First off, a lot of preparers are jumping to a lot of Uncle Clifford’s rule no 24.5 no crying at the pynk shirt. The first thing I would look at is the W-2. Is it checked “statutory employee” or is he a real estate agent that might be entitled to his expenses of selling homes or business on a Schedule C. Employee Business expenses are now out the window, but certain expenses may be addressed on a business? Did the client say “oh, by the way, I sell at Park and Swap on week-end and make an extra thousand dollars a month? My next question would be “how much did it cost you to make that extra grand?” Who knows, after fee’s, the cost of goods sold, and normal and necessary business expenses, he might have lost money. The point I am trying to make here is it doesn’t sound like this guy is an expert on determining the source, the application, the difference between passive income or possibly non-passive income. Does he really know what constitutes a business, Did he receive some 1099’s that looked and smelled like a business? Was he subcontracting and he thought he was an employee but he provided his own place of work, his own hours, his own tools, and had other customers.
Uncle Clifford’s rule no 24.5 no crying at the pynk shirt, hoodie, sweater and v-neck t-shirt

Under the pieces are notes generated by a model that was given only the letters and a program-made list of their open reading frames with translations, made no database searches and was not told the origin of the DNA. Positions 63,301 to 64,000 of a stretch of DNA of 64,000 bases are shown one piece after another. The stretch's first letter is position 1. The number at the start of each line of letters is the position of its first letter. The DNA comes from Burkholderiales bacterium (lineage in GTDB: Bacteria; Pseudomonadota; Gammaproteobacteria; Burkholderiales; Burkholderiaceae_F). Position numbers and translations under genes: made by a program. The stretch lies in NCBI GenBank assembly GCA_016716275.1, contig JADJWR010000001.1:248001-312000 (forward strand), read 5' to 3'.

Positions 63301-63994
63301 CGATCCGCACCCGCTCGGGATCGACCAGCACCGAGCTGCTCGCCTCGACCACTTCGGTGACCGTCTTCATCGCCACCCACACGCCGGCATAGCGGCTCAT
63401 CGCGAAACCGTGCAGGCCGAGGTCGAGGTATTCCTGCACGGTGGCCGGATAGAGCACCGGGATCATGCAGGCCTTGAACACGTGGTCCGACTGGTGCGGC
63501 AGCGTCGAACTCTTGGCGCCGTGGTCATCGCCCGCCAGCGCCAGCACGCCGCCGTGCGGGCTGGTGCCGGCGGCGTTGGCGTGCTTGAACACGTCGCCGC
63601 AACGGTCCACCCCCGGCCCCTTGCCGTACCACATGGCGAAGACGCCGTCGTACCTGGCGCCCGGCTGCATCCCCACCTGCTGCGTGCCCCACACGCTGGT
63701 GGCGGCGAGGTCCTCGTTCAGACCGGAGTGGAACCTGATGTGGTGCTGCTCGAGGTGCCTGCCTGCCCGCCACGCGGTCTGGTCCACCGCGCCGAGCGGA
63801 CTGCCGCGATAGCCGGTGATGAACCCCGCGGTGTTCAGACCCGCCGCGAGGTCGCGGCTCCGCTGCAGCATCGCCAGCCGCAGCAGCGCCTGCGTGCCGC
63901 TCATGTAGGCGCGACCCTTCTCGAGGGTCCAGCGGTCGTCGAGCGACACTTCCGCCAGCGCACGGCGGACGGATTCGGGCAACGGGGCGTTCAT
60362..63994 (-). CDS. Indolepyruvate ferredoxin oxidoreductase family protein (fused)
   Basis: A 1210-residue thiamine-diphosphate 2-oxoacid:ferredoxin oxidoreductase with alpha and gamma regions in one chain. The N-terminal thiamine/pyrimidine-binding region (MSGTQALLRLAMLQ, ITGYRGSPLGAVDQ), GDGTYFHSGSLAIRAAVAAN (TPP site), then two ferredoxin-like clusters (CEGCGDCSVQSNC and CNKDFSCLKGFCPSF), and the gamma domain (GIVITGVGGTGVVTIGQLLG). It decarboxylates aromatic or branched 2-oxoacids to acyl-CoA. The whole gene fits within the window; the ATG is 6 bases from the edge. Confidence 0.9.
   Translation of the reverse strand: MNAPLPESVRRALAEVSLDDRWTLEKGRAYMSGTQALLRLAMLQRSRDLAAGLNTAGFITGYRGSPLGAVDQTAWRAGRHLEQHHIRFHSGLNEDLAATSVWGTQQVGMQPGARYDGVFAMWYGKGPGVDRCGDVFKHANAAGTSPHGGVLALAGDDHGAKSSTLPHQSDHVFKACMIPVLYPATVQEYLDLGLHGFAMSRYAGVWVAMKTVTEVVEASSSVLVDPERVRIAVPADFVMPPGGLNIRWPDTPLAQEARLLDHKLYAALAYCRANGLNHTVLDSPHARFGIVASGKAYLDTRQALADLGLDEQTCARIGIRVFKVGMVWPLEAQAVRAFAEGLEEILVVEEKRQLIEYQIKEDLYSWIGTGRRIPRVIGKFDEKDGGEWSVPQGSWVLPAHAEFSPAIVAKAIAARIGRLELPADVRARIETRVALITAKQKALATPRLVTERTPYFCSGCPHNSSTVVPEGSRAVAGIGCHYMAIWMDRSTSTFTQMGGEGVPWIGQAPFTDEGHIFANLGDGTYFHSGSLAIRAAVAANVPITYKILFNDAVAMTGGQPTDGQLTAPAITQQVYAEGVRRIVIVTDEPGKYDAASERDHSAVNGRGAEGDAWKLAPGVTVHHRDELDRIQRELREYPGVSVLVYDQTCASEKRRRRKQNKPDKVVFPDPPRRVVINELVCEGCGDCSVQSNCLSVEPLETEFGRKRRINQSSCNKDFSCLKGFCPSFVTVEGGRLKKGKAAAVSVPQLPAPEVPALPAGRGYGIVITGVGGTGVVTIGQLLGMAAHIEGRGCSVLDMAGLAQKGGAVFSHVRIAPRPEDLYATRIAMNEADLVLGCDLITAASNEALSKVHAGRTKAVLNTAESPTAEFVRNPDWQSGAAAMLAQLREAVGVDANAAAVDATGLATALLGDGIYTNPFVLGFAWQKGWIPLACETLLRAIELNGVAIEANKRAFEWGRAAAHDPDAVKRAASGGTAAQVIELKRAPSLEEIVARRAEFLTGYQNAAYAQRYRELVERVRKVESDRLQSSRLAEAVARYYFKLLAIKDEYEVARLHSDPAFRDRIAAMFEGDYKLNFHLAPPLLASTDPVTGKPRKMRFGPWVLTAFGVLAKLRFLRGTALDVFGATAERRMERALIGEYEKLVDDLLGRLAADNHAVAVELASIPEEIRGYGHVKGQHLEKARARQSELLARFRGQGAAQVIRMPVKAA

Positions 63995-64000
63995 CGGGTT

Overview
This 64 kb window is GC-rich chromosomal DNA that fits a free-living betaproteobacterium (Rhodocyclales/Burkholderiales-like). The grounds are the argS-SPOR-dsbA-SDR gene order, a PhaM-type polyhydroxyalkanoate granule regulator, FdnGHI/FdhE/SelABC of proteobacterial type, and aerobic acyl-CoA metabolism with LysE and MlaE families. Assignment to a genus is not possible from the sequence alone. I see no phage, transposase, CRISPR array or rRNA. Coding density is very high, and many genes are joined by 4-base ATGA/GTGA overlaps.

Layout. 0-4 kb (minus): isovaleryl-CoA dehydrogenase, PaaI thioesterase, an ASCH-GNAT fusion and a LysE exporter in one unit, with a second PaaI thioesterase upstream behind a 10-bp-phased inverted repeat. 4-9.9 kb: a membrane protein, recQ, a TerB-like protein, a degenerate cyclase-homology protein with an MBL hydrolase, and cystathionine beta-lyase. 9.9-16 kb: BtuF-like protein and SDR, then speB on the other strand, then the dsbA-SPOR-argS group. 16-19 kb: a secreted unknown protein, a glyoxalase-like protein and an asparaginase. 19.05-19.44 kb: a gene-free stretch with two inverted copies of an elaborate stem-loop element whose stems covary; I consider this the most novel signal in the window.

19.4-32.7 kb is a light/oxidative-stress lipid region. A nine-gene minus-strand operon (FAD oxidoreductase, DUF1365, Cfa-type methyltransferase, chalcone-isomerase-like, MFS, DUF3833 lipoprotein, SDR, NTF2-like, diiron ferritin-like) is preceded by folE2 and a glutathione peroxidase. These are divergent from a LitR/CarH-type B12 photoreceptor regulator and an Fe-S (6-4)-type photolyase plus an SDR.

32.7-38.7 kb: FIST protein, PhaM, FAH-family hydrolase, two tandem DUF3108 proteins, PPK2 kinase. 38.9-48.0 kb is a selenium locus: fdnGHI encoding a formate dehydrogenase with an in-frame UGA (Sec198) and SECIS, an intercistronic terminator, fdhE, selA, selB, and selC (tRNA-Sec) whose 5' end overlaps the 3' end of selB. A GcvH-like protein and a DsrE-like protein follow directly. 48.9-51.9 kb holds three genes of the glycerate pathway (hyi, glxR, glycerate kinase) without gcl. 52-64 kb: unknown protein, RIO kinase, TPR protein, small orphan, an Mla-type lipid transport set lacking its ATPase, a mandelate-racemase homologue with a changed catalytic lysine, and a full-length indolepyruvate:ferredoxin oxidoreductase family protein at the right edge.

Best Uncle Clifford’s rule no 24.5 no crying at the pynk shirt
See where I am going with this? I am not trying to defend some dis-honest tax preparers and Uncle Clifford’s rule no 24.5 no crying at the pynk shirt, the first thing I wondered was the preparer taking a percentage of the refund and leaving town before the audit. Crooks are everywhere and certainly from some fly by night operators that are after a quick buck. Still, you need to ask the preparer why he took an NOL. I’d love to know where this invitation letter stuff started. They are meaningless in obtaining a US visa. Easily faked and easily ignored. Isn’t worth the paper it is printed on because it proves nothing. Don’t bother with an invitation letter. Most people won’t write to them as it is a waste of their time. As Mel Burslan states, provide the details of the conference, payment receipts and your booked travel arrangements. If your travel is legitimate, your visa will be approved. An invitation letter will not improve those chances and, honestly, the more “perfect” the trip appears to be with all of this paperwork, the more likely your visa application will be denied.